A Simple Little Summer Dinner

Part of what I love about cooking is attempting to answer the question, "What can I do with these ingredients?" in continually new and different ways.

When you eat strongly seasonally, you are almost forced to get better at painting with the colors you have, as there’s not as much cross-pollination to be done.  While asparagus might be nice with a glaze of fresh tomatoes, when there’s asparagus, there are no local tomatoes, and when there are tomatoes, there is no local asparagus.  So asparagus gets tossed with green garlic, and tomatoes, like these, get a partner of roasted onions.

It’s more challenging to come up with new answers to what’s for dinner with a smaller palette, but there’s a certain comfort to it too.  Once you’ve learned the rhythm of a place’s harvests, you come into the same progression every year, and the same items make their regular appearance and then disappearance at the same pace.

I find it tends to raise a little nostalgia – each food’s arrival makes me think of arrivals past: what I was doing last radish season, last cherry season, last tomato season, last pomegranate season – and how I and my life have changed in relation to each of those times.  It’s a bit like having two dozen New Years Days a year.

So what can be done with the same old tomatoes and onions, now that late summer is here?

This week, I had a pint of cherry tomatoes in the CSA box.  Their tart-sweetness is great for salads, but I especially love them rolled around in a hot pan with a little oil and then smashed a bit to release their juices.  They’re stronger-flavored than big tomatoes, and that plus their high skin-to-flesh ratio gives an unexpected flavor and texture to a cooked dish.

My inspiration for this dinner was a panir kebab I ate years ago at an Indian restaurant in Chicago.  While obviously there are no kebabs in sight here, I wanted to capture the flavor I remembered of flame-roasted onion and crispy-outside chewy-inside cheese seasoned at the table with fresh lemon.  I was also in the mood for curry spices, but not in the mood for something long-simmered – I wanted something very fresh-tasting.

So I broiled then roasted the onions, gently fried the panir (don’t try to speed it up by frying over a high heat – it’ll both stick and get tough – low and slow is the key to cooking cheese successfully), slumped the tomatoes in a little of the panir-frying oil along with some garlic, ginger, cumin and coriander, and finished it all with a generous squeeze of lemon juice and a hit of cilantro.

And not only was it good, it was a snap – it took me longer write this up than it did to cook it.    

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A Rare Treat: Bellwether’s Carmody Reserve

11323527020This past Saturday at WFM, I got chatting with the folks at the cheese counter here in Fresno, as I am so often wont to do.  Some of them know I am a former WFM cheesemonger, and will kindly go out of their way to be sure I hear about new arrivals.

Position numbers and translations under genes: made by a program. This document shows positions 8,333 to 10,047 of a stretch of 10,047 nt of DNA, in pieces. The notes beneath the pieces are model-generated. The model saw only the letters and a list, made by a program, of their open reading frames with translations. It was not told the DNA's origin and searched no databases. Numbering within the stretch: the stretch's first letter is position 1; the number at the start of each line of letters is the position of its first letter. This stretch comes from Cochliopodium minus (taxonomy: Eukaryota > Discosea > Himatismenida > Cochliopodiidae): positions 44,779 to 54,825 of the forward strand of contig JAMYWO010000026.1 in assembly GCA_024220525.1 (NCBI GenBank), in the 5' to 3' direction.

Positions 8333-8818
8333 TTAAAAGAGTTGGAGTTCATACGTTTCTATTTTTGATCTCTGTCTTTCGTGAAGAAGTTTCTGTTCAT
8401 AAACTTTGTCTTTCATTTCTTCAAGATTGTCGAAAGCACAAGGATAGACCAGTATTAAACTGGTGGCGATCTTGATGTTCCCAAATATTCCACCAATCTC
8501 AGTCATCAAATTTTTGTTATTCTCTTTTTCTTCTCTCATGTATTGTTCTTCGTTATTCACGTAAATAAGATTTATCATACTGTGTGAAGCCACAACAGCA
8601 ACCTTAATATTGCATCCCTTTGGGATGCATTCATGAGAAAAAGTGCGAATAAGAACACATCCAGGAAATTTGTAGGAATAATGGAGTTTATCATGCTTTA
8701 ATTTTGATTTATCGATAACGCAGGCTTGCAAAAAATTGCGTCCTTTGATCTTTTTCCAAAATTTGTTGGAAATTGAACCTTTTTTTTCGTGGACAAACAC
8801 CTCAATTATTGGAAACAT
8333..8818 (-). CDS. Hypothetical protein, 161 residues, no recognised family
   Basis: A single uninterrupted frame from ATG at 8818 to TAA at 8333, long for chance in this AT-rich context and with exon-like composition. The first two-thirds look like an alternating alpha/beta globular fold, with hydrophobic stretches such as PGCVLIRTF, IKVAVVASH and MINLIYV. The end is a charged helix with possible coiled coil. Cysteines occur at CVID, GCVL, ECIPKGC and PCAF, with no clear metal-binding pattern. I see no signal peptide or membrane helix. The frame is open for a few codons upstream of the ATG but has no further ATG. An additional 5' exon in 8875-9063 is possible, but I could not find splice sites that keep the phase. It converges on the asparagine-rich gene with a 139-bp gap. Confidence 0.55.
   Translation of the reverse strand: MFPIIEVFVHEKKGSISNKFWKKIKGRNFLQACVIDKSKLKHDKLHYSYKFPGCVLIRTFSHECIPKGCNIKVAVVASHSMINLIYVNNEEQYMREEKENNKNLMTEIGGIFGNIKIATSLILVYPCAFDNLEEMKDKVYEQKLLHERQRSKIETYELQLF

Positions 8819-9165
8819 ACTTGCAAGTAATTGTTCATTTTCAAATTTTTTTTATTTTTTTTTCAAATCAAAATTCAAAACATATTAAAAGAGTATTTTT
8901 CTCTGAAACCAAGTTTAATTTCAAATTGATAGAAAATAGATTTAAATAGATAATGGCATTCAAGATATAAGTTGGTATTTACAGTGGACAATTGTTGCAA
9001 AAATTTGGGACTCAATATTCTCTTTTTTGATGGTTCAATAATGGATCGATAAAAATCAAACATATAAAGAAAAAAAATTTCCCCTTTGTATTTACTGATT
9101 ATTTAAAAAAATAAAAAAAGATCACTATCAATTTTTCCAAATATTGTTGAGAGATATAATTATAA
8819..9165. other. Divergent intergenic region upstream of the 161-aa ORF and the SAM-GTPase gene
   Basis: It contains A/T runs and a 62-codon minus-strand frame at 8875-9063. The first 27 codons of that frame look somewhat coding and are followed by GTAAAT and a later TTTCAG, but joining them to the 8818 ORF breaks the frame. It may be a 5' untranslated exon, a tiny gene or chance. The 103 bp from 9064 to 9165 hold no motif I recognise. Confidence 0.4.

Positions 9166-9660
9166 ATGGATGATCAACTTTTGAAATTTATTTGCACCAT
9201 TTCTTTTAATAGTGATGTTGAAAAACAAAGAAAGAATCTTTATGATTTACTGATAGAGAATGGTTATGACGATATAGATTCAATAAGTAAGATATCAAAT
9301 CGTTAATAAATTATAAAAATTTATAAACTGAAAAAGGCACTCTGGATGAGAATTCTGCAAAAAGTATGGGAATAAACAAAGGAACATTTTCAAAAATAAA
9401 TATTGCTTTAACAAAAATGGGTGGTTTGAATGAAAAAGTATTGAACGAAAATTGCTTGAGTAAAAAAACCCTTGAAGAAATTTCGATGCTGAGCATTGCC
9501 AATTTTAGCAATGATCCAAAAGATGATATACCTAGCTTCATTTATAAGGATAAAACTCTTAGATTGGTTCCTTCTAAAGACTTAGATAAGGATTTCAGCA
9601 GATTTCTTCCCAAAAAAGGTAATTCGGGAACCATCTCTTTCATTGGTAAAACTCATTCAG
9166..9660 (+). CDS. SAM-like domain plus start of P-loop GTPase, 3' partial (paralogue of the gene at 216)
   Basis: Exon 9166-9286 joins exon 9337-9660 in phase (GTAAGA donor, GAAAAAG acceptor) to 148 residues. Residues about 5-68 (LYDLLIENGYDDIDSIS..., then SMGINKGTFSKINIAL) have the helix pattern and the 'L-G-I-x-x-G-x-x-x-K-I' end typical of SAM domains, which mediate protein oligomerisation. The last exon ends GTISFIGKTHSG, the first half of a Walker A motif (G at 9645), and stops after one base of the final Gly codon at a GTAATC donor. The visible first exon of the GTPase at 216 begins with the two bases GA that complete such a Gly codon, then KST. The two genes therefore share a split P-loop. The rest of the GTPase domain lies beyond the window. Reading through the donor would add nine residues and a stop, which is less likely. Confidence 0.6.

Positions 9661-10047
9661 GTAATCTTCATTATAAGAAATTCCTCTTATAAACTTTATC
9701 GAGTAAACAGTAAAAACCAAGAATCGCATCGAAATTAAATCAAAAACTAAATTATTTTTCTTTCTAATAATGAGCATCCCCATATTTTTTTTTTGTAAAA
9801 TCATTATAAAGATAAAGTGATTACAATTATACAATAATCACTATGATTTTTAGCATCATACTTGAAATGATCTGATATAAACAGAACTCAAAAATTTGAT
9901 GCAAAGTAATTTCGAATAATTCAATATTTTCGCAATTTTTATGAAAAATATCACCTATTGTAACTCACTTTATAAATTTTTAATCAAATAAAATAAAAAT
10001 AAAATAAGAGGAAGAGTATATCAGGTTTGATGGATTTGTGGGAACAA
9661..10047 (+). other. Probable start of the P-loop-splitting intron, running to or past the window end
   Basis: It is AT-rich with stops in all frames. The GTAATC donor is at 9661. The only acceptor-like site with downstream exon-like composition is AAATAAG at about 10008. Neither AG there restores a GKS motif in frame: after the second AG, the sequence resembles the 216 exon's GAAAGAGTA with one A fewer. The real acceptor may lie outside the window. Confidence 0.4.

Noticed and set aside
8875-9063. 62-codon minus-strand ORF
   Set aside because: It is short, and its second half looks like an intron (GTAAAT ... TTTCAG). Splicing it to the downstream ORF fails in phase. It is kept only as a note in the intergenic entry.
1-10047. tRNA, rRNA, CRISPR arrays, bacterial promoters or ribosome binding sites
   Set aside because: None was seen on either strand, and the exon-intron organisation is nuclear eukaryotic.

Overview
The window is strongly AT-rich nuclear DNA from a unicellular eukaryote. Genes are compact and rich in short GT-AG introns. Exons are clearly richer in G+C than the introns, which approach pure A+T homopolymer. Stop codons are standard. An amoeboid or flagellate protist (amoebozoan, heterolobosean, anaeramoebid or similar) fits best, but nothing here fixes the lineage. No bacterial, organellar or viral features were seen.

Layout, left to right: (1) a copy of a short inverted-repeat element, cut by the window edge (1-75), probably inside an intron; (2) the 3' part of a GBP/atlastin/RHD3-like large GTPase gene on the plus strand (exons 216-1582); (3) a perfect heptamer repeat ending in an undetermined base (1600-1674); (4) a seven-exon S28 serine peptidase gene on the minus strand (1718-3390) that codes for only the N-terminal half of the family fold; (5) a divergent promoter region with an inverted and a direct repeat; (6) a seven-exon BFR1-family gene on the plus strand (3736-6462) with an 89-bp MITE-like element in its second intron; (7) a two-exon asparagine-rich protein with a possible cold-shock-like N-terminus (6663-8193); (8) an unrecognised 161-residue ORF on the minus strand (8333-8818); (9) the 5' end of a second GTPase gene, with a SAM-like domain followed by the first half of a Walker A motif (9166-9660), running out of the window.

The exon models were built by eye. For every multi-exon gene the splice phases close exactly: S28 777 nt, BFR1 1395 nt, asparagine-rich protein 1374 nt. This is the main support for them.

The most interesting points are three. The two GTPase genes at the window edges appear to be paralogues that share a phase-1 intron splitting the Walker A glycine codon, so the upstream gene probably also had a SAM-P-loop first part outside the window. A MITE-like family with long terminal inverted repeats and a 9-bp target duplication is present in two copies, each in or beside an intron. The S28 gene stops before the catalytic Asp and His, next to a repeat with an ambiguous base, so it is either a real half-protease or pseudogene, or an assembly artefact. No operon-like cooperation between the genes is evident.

That’s how I got turned on to Bellwether Farms’ Carmody Reserve.  The cheesemonger (I know her by sight but haven’t noted her name, embarrassingly) offered me some, and it had clearly just been cut and was in beautiful shape – I know I might not get another chance to try it in as perfect condition.

I didn’t know a thing about it, so I didn’t know what to expect when I put it in my mouth, but I was delighted to discover that it has caramel-like aged Gouda notes, a pleasant sharp tang, and a lovely nutty aromaticity as it warms to body temperature.  I took it home and we enjoyed a bit of it last night along with a potato, green bean and Puy lentil salad with fresh basil and a sherry vinegar and olive oil dressing.

When I went to look up more information about the farm (which is in Sonoma), I found the image of the cheese that is included above left (I borrowed it from Bellwether’s website).  When I saw the image, I was a little puzzled.  The wheel I tasted and bought from was far more aged-looking than the one pictured at left – it had a carameled yellow flaky interior with a shining, burnished exterior, and a slightly concave top and bottom – not at all like the cream-colored paste and flat top and bottom of this cheese. 

The reason I had originally headed for the website was that the label had just said "rennet," and the Whole Foods people didn’t know offhand what type it was.  I had taken a chance that because the cheese was domestic it was probably microbial rennet and therefore suitable for vegetarians.  Having looked for that information on Bellwether’s website and not having discovered it, I dropped them a line to ask this afternoon.  I received a reply back within an hour or two – on a holiday no less – from cheesemaker Liam Callahan.  Here’s what he wrote:


I am glad you enjoyed our cheese.  We wound up aging that cheese much longer than normal because a large pre-order was canceled by another customer.  In our Raw Milk Carmody and all of our cow milk cheeses we use microbial rennet.  In our sheep cheeses we use a veal rennet.

Thanks for writing,
Liam Callahan
Bellwether Farms

So if you are in Fresno, I strongly suggest you take advantage of this rare treat – a little bit of misfortune for Bellwether Farms has been resolved in a really delicious manner, and you can benefit: hie yourself to the cheese counter at Whole Foods and snap up some extra-aged Carmody Reserve.